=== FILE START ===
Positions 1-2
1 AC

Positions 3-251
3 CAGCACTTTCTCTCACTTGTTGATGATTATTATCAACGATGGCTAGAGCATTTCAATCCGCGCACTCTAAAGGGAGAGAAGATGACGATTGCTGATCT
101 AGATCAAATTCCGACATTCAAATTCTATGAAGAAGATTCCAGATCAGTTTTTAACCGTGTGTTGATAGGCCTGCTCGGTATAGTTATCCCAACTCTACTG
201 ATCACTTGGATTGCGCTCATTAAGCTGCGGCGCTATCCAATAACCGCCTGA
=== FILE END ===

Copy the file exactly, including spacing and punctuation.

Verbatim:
Positions 1-2
1 AC

Positions 3-251
3 CAGCACTTTCTCTCACTTGTTGATGATTATTATCAACGATGGCTAGAGCATTTCAATCCGCGCACTCTAAAGGGAGAGAAGATGACGATTGCTGATCT
101 AGATCAAATTCCGACATTCAAATTCTATGAAGAAGATTCCAGATCAGTTTTTAACCGTGTGTTGATAGGCCTGCTCGGTATAGTTATCCCAACTCTACTG
201 ATCACTTGGATTGCGCTCATTAAGCTGCGGCGCTATCCAATAACCGCCTGA